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Last Updated on February 2, 2018

Is Eating With an Empty Stomach Bad for You?

Is Eating With an Empty Stomach Bad for You?

As humans, we tend to want food when we’re hungry. It makes sense, right? Our stomach growls and we reflexively look for something to eat. But what if I told you eating on an empty stomach was bad for you?

Think back to the last time you were hungry, I mean really hungry. Did you sit down with a balanced meal? Probably not. Once we get to the point of saying, “I’m so hungry I could eat a horse!” we are likely to overindulge in whatever food we can get our hands on.

When your stomach is empty, your blood sugar levels drop, sometimes rapidly. Because your body wants to take care of itself, it focuses on getting fed with whatever high-calorie foods it can find. Have you ever noticed your cravings for junk food tend to be highest when you’re ravenous? That’s why.

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    An empty stomach is likely to start your meal with all the wrong foods

    When you’re hungry, almost any food looks good. But even once you get the food and finish eating, you tend to feel the need to find more food because you don’t yet feel satisfied! The hungrier you are, the harder it becomes to resist unhealthy foods like burgers, pizza, ice cream, sweets, etc.

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      A research about shoppers going to the grocery store while hungry has shown that they’re a lot more likely to consume unhealthy food. Shopping while hungry can result in unhealthy meals for the rest of the week. Aner Tal of the Food and Brand Laboratory at Cornell University says,[1]

      “hungry people tend to think of more high-calorie foods that provide more energy, which affects the choice of foods they buy for the week. These foods may include red meat, candy and salty snacks, in contrast to lower-calorie foods like chicken breasts, vegetables and fruits”.

      Numerous reports all lead to the same conclusion, best summarized by Samantha Heller, a senior clinical nutritionist at the NYU Langone Medican Center in New York City,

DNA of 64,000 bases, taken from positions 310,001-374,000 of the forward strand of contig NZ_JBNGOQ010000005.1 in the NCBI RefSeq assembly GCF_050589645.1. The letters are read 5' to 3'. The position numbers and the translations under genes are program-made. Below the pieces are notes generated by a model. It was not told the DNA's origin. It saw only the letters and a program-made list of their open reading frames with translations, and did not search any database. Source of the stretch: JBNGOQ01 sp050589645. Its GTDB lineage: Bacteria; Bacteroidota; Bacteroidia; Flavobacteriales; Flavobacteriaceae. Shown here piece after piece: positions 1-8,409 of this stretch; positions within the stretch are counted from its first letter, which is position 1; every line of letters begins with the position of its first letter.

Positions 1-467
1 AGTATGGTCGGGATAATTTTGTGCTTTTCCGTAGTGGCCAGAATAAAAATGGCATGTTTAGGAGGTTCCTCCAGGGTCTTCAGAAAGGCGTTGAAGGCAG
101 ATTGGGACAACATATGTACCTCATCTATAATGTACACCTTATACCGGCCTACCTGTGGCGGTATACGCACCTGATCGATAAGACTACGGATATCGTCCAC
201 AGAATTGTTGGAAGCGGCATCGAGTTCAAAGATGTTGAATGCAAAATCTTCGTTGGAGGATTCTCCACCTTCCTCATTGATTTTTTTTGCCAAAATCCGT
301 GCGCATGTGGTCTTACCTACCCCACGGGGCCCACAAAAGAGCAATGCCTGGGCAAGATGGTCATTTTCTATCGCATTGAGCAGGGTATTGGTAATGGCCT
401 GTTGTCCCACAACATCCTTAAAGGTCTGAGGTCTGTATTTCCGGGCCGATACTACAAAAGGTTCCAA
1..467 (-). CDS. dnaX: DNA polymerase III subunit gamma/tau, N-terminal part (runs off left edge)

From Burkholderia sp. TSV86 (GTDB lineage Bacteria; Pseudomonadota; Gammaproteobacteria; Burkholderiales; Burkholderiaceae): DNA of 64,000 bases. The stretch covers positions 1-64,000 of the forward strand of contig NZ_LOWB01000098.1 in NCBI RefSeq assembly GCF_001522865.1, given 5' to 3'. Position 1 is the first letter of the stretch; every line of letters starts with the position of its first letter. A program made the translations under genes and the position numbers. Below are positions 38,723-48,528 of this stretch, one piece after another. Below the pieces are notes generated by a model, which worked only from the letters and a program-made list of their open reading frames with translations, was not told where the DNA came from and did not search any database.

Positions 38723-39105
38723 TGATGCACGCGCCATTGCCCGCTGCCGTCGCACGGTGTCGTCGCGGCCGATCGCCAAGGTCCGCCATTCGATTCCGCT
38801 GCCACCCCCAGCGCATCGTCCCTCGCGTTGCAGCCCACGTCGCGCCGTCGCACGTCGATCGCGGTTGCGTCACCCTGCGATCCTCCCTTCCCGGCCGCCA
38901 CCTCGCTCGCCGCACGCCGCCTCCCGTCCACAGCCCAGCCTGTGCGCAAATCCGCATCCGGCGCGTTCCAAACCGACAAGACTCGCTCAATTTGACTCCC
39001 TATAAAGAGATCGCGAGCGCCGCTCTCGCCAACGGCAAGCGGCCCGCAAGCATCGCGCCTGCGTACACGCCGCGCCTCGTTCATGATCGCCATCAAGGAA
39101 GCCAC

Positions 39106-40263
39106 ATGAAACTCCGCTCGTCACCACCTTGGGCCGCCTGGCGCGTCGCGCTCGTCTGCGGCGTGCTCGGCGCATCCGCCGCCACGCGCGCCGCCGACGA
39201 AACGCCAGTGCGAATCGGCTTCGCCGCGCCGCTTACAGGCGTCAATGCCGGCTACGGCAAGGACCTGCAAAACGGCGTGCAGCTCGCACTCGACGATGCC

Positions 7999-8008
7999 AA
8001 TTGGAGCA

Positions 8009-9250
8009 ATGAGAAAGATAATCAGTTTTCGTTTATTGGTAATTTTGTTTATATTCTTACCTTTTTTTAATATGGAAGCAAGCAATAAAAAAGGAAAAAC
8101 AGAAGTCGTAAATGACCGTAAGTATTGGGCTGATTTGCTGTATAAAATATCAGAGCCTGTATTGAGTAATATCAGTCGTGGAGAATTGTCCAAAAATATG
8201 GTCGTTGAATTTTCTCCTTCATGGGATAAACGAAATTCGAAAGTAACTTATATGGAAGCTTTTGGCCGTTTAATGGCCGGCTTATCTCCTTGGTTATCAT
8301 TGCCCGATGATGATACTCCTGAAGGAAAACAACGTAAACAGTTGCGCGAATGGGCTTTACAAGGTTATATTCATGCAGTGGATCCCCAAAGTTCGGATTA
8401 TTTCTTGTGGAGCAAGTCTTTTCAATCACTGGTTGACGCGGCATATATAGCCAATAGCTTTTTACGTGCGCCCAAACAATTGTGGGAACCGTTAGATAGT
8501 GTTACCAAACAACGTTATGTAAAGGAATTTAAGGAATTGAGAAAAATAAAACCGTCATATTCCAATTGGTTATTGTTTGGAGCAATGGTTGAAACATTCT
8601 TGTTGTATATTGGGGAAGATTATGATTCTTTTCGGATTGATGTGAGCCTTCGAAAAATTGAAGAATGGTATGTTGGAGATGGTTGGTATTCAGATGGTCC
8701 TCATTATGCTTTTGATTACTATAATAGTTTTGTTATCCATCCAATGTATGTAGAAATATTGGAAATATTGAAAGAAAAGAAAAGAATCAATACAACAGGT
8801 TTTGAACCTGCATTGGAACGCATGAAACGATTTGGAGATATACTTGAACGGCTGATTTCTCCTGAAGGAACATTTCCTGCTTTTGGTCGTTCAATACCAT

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      When the body is deprived of energy, it goes into survival mode. When that happens, the natural response is to reach for high-calorie foods to replace calories lost and store them in the body in case of another famine. It’s like hibernation, but it only leads to gained weight and ill health.

      Be Prepared

      If you know you have a bad habit of waiting until the last minute to eat, start by having a healthy snack around at all times. If you work at a desk, have some almonds or other high protein snacks in a drawer. When you feel yourself getting hungry, grab a handful of nuts to ward off that painful hungry sensation.

      If you feel you don’t know where to begin when it comes to stocking up on healthy snacks that aren’t just raw veggies, this article can provide some great suggestions! These snacks should not serve as meal replacements, necessarily, but rather a way to settle the hunger until you can have a balanced, healthy meal. When you have some form of backup food in reach, it makes it easier to eat well, even in a rush.

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      Snack on!

      So the next time you are making your grocery list, make sure to stock up on healthy snacks that are easily portable, as well as foods you can make into healthy meals for breakfast, lunch and dinner. Not only will you feel healthier and less stressed about finding something to eat when you’re hungry, but you’ll be so much happier with how you are treating your body.

      Featured photo credit: Photo by Hermes Rivera on Unsplash via unsplash.com

      Reference

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      Jolie Choi

      Gone through a few heartbreaks and lost hundreds of friends but I am still happy with my life.

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      Last Updated on September 20, 2018

      How to Stay Calm and Cool When You Are Extremely Stressful

      How to Stay Calm and Cool When You Are Extremely Stressful

      Being in a hurry all the time drains your energy. Your work and routine life make you feel overwhelmed. Getting caught up in things beyond your control stresses you out…